Topics that would require field work are not given to reporters – they must volunteer for these stories, and if they do, we must ensure they are aware of all the risks involved.

We are Ukrainians, so we are used to working in times of crisis. But today, everything really depends on the commitment of our team members to work – but this commitment is really very big.

A week has passed since Russia invaded Ukraine. What were your thoughts and those of your colleagues at Kyiv Independent when this happened? Didn’t you think you’d run away?

We talked about this possibility before the invasion, when we saw that the tension at the borders was escalating. We talked about the contingency plan, but the problem was that none of us believed it would actually happen. The possibilities – and among them the fact that we were leaving the country – were discussed, but when it happened, everything was different from what we had imagined.

First, we thought that if there was a war, the troops would advance from the east and we would have time to think about the next steps. But it wasn’t, so you had to know very quickly what was going on, who was in town, who was gone and who wanted to leave. We also had to withdraw money quickly and distribute it among the heads of the reporting team in the event of a banking system failure.

Have any of your colleagues left the country?

Some did, for personal reasons. As we are an English media, several foreigners worked for us, and two or three of them decided to leave. But most of us stayed, and our journalists are now in various parts of central and western Ukraine.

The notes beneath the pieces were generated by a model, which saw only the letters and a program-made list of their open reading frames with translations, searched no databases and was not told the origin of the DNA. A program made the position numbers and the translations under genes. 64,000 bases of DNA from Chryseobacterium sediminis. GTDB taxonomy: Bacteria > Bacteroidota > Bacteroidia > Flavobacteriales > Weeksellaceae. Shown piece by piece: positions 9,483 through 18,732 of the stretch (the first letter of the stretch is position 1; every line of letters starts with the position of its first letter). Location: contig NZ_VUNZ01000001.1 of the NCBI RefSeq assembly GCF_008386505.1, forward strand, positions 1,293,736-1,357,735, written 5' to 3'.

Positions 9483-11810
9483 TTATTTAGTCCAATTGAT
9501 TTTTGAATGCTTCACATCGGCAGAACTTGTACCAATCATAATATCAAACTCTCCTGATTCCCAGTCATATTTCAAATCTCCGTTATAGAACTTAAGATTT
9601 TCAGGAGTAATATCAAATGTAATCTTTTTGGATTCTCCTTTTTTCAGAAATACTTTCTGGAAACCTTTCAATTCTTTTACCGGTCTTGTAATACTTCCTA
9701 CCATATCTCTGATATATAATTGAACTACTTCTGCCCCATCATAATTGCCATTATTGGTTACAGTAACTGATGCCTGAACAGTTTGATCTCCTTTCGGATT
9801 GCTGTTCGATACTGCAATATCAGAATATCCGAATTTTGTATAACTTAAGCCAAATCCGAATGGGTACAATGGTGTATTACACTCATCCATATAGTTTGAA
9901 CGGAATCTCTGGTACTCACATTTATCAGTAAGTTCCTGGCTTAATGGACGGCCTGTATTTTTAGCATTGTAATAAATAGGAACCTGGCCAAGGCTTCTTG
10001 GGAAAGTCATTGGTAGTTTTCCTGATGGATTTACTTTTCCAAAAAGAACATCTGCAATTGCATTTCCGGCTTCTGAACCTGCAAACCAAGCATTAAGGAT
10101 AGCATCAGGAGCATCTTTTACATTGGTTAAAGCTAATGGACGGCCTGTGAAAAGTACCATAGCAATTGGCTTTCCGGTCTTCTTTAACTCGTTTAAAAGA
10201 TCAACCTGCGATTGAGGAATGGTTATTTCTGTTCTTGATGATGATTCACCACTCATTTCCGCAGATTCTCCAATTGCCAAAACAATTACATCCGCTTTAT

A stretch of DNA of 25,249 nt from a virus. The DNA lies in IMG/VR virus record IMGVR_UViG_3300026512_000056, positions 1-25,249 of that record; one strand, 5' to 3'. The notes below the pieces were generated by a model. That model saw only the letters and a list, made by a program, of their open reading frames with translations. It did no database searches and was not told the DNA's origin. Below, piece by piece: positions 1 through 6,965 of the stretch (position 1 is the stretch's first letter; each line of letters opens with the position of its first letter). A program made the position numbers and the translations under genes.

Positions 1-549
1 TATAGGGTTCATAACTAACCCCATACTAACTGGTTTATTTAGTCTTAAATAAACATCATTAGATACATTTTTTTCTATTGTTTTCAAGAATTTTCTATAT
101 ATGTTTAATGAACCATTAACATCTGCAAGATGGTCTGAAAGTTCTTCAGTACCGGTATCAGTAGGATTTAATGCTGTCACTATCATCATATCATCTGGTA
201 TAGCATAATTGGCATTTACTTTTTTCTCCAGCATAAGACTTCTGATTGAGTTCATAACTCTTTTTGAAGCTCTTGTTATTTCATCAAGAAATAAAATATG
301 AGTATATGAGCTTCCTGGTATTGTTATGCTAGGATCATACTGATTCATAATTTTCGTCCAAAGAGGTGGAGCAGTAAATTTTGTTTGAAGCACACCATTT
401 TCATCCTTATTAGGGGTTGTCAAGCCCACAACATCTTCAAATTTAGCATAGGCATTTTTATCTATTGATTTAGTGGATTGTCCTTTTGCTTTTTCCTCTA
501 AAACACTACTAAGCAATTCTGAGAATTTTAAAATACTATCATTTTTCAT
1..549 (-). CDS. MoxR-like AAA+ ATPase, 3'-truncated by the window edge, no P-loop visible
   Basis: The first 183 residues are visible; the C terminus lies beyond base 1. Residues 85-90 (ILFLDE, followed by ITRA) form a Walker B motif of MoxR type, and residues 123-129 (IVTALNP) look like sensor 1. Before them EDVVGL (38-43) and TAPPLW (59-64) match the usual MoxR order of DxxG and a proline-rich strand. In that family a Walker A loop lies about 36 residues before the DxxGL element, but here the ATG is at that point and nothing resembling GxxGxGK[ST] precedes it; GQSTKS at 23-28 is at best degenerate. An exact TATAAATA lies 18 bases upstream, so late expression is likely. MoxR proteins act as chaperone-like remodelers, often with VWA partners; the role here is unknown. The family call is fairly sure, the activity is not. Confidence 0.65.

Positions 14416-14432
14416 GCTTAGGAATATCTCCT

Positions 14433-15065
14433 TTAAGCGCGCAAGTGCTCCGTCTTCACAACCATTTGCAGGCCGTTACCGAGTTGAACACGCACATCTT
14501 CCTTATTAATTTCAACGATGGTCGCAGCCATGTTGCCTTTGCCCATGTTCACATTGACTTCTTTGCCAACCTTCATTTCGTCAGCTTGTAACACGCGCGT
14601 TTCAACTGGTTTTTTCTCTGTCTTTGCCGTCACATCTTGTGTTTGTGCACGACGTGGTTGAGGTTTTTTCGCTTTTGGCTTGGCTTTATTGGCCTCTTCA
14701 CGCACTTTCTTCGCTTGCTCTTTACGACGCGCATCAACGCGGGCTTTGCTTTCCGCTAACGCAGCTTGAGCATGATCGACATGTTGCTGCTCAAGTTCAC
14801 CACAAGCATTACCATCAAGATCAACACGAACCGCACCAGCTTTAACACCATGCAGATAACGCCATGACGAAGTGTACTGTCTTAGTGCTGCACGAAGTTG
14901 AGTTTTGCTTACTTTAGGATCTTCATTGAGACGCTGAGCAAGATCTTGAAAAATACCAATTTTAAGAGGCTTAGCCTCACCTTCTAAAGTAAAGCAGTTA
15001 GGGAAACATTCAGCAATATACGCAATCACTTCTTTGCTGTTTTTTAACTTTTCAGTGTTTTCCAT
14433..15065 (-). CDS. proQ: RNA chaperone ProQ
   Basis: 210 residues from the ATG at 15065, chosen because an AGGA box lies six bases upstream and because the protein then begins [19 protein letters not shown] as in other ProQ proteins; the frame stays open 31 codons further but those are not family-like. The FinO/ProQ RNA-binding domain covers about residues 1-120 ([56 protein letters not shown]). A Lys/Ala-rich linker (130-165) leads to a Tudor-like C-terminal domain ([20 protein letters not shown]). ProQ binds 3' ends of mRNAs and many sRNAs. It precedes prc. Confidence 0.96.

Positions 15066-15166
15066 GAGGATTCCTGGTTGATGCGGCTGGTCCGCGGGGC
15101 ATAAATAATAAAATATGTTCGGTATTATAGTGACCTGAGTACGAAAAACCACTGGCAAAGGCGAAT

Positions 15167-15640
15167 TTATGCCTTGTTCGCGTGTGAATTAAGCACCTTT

Why didn’t you leave too?

First of all, Kyiv is the city where I live. I come from here, this is my home and I don’t want to leave. And then there are my parents – they don’t want to leave either, and even if they did, it would be logistically very demanding, as they are older and have their needs. And I will not leave them.

And then there’s another thought: the idea of ​​dying here is less frightening than the idea of ​​leaving and never coming back.

Like many journalists, I followed very closely the work of your reporters who stayed in Ukraine last week. And the success you achieved in such a short time fascinates me – before the invasion you had on twitter twenty thousand followers, today is a million and a half, and this week she even quoted you European Commission President Ursula von der Leyen. However, your media is not the only Ukrainian media it publishes in English. So why is he doing so well?

Hard to say. For a very long time, the voice of Ukraine in the world was the Kyiv Post, the media for which we all worked. I worked for him for six years and loved the place. I left in 2017, and when they then fired other journalists, I offered to help them create a new medium. We knew what we wanted to become – the new voice of Ukraine. We just didn’t know we were going to be this fast and in such terrible circumstances.

Even before the invasion, we were on the right track, the number of readers and followers on social networks were increasing, we had our followers on Patreon, a successful crowdfunding campaign. We grew naturally.